U. Texas police department to look into student's complaint

By: Wes Ferguson
Daily Texan
April 15, 2003, Tuesday

A University of Texas-Austin student who accused a campus police officer of racial profiling during an encounter at the Texas Union filed a written complaint Monday with the University of Texas Police Department.

The complaint initiates an internal investigation into the incident. Kevin Curry, a management information systems senior, said he was stopped, questioned and asked for two forms of identification after he had been playing a piano on the third floor of the Union.

Usually, Curry said, the piano is locked. But on Jan. 18, as he waited for a fraternity meeting on the fourth floor, he found it open and began playing. When he saw UTPD officer Glen Koen approach him, he stopped and got up to leave, which Koen found suspicious, according to Koen's incident report. Koen detained Curry in the stairwell and asked for his student identification.

"I believe that race was a factor when [Koen] came up and stopped me," Curry said. "If he was just doing a routine ID check, ... why did he follow me? Why wasn't my initial form of ID good enough for him?"

In Koen's incident report, he said he requested a second form of identification because Curry's ID card was "worn and faded," and let him go after a dispatcher verified Curry's status as a UT student.

According to the report, Curry asked if he had been stopped because he is black, and Koen replied that he was stopped because an ID is required on the third, fourth and fifth floors of the Texas Union.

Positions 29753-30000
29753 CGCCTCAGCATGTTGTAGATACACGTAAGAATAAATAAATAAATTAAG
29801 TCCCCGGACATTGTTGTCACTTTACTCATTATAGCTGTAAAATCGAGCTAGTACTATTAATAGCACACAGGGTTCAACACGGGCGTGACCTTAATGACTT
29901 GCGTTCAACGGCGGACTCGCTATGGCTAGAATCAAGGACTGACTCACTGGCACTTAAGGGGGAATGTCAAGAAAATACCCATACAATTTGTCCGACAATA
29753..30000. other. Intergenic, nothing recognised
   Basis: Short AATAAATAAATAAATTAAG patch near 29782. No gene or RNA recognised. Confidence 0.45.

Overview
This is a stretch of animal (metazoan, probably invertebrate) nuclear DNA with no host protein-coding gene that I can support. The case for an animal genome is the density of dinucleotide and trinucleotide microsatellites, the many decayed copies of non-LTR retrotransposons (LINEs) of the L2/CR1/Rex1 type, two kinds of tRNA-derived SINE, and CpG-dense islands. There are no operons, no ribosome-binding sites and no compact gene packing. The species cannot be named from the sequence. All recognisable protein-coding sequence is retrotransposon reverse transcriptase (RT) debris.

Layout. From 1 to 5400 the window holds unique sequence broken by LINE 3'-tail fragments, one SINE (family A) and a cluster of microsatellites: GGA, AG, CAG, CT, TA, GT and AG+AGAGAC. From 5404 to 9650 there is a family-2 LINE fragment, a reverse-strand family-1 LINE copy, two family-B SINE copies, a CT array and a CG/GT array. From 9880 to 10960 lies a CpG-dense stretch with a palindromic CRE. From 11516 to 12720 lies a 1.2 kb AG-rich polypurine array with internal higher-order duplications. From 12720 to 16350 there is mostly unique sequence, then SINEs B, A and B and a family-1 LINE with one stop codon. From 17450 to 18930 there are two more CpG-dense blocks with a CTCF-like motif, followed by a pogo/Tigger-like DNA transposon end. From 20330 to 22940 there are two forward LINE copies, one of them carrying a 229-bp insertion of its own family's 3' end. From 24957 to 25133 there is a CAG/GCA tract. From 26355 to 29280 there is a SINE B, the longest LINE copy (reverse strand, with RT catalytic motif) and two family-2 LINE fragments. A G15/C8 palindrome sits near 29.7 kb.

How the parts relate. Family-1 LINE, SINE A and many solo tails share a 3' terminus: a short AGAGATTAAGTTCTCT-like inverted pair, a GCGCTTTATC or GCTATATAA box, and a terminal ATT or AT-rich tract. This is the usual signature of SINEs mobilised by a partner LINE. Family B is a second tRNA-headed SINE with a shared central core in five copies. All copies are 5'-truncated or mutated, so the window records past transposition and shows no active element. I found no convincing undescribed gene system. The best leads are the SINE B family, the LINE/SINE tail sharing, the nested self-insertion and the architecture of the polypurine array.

"I further explained that I found his behavior suspicious and somewhat furtive," Koen wrote.

Lt. Don Verett, responsible for UTPD's internal affairs, will handle the investigation, which could take up to two or three months, according to the department. UTPD Chief Jeff Van Slyke and the UT System police director will then review Verett's findings, Van Slyke said.

Van Slyke would not comment on the specific complaint.

"We want to make sure it's done correctly, like we do any other investigation," he said. "To comment on it now would hurt the credibility and integrity of the complaint process and be disrespectful to the complainant."

Some students have questioned the credibility of the complaint process, saying that it's too hard for police to remain objective when investigating one of their own. A resolution introduced during a Student Government meeting last week calls for an SG oversight committee to field student complaints.

"I don't think that any student is going to feel comfortable going to UTPD with a complaint against them," Curry said. "You would want some kind of outside source to go to and investigate the complaint."

Curry said he filed the complaint to make sure that his dissatisfaction went on public record, and to encourage other students to speak up when they have a complaint against the department. But Van Slyke's previous comments about Curry's claims have led Curry to believe that the department will not be objective in its investigation.

In February, Van Slyke told The Daily Texan, "I cannot change how somebody feels. We are not here to be a feel-good people. People want to vent, and they feel like they have been mistreated. Truth and reality are different than how people feel."

Van Slyke would not speak about his comments on Monday. Curry said that Van Slyke's comments "justified the need for an oversight committee, because immediately he dismissed the claims and had some other insensitive comments."

Curry said that he waited more than two months to file his complaint because he had been busy with school activities and needed time to organize his claims.